Squeezing Palestinian workers through the Jewish state’s rules
Tayasir checkpoint, Jordan Rift Valley, May 3rd, 5:30am. Workers from the Jordan valley work in Israeli settlements in the valley and in Israel. Palestinian residents of the valley heading for Israel will go through one of the checkpoints (Tayasir or Hamra), then again in Ma’aleh Ephraim (unmanned early in the morning, except for a guard in watchtower), another in Anbatta, in the entrance to Tul Karm (usually unmanned in those hours), and then the hell of Irtah, which has been my focus in the past few weeks. On their way home all these checkpoints will be manned. [From a series of words and pictures on Palestinian labour in Israel at draykcab blog.]
September 26, 2012
RAMALLAH – Hassan Hader’s application for a permit to work in Israel has been rejected four times. Now waiting to hear back from the Israeli authorities on his latest attempt, the 52-year-old father of five said he has no choice but to keep applying.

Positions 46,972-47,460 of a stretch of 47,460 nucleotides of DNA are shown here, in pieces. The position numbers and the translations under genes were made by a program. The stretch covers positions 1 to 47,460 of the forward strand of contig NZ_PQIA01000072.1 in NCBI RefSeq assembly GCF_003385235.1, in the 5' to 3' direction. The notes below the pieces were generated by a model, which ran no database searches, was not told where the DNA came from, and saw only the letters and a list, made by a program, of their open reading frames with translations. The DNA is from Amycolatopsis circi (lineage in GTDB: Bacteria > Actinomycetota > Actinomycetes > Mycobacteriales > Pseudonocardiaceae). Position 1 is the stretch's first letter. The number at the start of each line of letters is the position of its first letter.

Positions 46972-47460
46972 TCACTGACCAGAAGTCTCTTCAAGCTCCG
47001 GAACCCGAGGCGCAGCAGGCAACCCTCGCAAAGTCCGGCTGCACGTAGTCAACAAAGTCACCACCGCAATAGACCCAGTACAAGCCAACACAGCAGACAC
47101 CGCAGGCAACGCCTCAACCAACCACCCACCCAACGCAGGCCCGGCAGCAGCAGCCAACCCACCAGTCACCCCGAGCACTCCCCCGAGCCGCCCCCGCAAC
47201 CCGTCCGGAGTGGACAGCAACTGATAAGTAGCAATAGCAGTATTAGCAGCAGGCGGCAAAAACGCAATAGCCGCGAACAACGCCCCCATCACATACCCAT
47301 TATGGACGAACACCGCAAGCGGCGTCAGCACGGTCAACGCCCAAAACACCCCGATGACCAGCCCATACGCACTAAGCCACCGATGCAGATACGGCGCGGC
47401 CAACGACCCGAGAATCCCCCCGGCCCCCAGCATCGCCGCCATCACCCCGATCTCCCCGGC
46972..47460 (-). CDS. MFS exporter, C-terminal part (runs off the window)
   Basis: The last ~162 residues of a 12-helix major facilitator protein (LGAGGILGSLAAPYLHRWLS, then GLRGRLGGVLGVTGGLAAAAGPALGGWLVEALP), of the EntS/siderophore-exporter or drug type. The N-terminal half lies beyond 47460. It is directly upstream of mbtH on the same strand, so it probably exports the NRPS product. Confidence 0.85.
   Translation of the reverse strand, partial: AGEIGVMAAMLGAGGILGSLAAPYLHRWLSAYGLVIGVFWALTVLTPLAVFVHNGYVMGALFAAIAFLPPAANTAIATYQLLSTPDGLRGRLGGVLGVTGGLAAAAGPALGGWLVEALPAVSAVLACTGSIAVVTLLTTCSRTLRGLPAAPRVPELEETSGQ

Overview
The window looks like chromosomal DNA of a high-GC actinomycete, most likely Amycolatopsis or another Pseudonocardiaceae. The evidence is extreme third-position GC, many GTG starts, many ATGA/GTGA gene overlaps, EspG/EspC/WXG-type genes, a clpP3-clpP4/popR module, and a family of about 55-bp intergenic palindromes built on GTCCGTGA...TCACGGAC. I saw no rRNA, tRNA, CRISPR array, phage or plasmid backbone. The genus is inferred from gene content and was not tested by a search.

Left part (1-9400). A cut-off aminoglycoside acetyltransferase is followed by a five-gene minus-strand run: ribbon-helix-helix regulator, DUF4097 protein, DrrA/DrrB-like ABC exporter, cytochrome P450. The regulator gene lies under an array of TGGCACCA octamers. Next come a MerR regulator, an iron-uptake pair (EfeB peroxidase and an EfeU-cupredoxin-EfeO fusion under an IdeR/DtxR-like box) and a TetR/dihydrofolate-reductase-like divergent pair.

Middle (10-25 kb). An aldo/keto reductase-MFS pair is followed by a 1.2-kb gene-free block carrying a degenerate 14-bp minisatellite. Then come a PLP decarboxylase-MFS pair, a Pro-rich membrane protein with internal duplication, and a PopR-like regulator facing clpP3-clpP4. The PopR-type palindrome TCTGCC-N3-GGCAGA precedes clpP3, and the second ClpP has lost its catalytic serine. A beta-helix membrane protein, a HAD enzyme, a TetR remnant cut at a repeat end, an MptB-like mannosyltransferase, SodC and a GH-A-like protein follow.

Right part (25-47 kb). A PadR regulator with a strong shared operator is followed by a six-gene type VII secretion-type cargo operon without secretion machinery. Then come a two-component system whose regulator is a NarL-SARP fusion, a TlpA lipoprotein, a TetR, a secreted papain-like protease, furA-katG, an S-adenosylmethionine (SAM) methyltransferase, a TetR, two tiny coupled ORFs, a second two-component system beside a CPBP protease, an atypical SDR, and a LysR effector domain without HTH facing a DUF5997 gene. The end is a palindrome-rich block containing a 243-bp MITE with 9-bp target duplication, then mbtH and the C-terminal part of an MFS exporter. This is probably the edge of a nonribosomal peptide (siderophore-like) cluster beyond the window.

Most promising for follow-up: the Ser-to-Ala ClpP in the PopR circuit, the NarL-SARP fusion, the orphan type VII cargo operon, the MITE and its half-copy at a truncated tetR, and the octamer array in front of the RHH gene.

“I wasn’t even given a reason why my application was rejected,” said Hader, who worked at a quarry in the industrial zone of Ma’ale Adumim, one of Israel’s largest illegal West Bank settlements, for nearly 20 years before losing his job last year.
Hader lives in Ramallah and holds a West Bank-only ID card. He told Inter Press Service (IPS) that he has no viable job opportunities in the Palestinian labour market. With his family’s savings slowly running out after over a year without work, he said that getting a permit to work in Israel is his only option.
“I’m tired,” he said. “It’s not a good situation.”
Recently, local media reported that the Israeli government plans to increase the number of work permits allocated to Palestinian labourers from the West Bank. In an e-mail to IPS, Barak Granot, spokesperson for the Israeli Ministry of Industry, Trade, and Labour, confirmed that an additional 5,000 permits would be issued to Palestinians to work in the Israeli construction industry.
“The increase was decided in order to assist and ease the stress and lack of employment in the West Bank on one hand, and to ease the shortage of workers in the Israeli construction sector on the other hand. This decision was made according to the government policy to favour Palestinian workers, rather than other foreign workers,” Granot stated.